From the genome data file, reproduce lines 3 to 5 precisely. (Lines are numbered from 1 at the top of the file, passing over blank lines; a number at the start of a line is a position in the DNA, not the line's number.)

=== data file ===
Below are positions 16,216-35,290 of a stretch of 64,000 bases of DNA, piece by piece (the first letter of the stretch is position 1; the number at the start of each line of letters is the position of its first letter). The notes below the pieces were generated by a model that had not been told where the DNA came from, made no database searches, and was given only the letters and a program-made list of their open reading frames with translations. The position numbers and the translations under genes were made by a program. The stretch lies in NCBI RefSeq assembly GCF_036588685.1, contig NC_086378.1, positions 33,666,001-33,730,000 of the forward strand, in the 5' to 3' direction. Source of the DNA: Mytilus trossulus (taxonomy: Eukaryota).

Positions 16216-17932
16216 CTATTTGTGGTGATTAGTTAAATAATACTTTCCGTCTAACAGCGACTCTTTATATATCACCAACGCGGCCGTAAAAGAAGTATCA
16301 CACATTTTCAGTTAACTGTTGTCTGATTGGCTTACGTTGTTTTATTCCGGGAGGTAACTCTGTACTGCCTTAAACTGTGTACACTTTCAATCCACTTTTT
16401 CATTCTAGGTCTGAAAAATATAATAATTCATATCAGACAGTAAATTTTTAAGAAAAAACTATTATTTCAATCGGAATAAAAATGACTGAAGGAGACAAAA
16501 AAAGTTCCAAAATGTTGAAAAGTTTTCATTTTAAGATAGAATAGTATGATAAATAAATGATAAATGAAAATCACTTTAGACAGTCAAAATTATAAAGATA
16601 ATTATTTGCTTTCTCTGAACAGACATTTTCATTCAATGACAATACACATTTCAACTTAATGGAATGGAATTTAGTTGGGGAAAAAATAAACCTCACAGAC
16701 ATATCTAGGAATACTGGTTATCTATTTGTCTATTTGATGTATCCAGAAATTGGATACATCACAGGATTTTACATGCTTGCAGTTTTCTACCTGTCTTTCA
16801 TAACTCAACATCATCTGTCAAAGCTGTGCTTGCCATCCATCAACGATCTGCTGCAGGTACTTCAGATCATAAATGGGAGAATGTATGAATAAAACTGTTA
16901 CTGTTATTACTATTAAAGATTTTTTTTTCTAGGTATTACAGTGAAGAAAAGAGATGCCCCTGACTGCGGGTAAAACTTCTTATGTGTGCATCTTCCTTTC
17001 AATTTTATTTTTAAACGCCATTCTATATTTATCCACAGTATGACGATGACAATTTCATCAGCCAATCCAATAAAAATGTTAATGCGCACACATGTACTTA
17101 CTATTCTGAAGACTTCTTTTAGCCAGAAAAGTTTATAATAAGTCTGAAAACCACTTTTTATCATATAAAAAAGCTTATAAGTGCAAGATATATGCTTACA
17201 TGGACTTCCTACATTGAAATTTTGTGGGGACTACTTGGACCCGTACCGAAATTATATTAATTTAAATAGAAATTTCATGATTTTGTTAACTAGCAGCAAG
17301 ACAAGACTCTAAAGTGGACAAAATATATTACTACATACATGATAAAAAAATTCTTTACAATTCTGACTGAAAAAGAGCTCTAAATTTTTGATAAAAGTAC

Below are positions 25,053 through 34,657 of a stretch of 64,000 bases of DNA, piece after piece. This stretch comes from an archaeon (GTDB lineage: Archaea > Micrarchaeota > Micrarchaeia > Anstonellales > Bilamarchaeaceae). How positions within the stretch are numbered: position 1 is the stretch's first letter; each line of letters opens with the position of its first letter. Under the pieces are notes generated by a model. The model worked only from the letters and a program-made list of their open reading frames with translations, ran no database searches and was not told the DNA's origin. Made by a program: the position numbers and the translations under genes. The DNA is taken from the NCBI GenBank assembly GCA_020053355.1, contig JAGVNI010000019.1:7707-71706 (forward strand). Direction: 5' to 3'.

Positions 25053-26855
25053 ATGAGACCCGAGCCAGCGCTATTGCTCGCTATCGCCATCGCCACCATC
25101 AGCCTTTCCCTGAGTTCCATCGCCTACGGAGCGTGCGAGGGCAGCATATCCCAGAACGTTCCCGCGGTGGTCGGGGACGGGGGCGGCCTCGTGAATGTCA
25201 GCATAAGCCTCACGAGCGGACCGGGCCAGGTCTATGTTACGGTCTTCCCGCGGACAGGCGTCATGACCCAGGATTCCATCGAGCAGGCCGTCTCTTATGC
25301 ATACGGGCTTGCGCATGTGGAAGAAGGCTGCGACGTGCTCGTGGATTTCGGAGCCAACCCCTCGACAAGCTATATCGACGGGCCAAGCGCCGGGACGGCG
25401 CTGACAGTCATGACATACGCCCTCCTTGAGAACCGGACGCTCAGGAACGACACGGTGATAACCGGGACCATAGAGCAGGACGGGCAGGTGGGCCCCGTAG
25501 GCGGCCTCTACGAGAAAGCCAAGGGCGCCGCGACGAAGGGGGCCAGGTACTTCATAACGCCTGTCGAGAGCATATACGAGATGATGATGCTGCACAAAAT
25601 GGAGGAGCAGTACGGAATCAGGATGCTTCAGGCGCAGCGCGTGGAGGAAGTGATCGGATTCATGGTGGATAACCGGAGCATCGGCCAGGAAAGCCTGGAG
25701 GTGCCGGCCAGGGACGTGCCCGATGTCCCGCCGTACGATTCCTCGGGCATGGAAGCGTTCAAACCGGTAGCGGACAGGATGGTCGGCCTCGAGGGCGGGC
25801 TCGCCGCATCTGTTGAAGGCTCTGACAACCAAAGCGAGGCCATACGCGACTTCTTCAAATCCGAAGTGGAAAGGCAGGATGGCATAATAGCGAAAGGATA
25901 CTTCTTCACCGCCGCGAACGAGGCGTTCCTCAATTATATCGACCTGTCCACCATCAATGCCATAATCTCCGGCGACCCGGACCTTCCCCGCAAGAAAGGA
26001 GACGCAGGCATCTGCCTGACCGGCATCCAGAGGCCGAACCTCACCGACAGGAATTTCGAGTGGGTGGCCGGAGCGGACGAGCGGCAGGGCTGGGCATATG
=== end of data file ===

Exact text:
16216 CTATTTGTGGTGATTAGTTAAATAATACTTTCCGTCTAACAGCGACTCTTTATATATCACCAACGCGGCCGTAAAAGAAGTATCA
16301 CACATTTTCAGTTAACTGTTGTCTGATTGGCTTACGTTGTTTTATTCCGGGAGGTAACTCTGTACTGCCTTAAACTGTGTACACTTTCAATCCACTTTTT
16401 CATTCTAGGTCTGAAAAATATAATAATTCATATCAGACAGTAAATTTTTAAGAAAAAACTATTATTTCAATCGGAATAAAAATGACTGAAGGAGACAAAA